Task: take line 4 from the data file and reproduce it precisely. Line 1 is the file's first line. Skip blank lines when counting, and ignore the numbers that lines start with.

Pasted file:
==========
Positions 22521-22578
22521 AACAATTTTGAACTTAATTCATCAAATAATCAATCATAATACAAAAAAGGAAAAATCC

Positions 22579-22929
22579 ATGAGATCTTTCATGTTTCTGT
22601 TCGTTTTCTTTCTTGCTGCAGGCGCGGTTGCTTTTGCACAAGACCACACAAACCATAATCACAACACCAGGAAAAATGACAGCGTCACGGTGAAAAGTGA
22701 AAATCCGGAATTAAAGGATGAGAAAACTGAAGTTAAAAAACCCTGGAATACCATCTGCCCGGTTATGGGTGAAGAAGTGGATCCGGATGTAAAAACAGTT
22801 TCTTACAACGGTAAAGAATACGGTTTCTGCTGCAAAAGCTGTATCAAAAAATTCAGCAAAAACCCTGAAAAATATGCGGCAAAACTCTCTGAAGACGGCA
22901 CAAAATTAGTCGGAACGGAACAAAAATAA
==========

22579 ATGAGATCTTTCATGTTTCTGT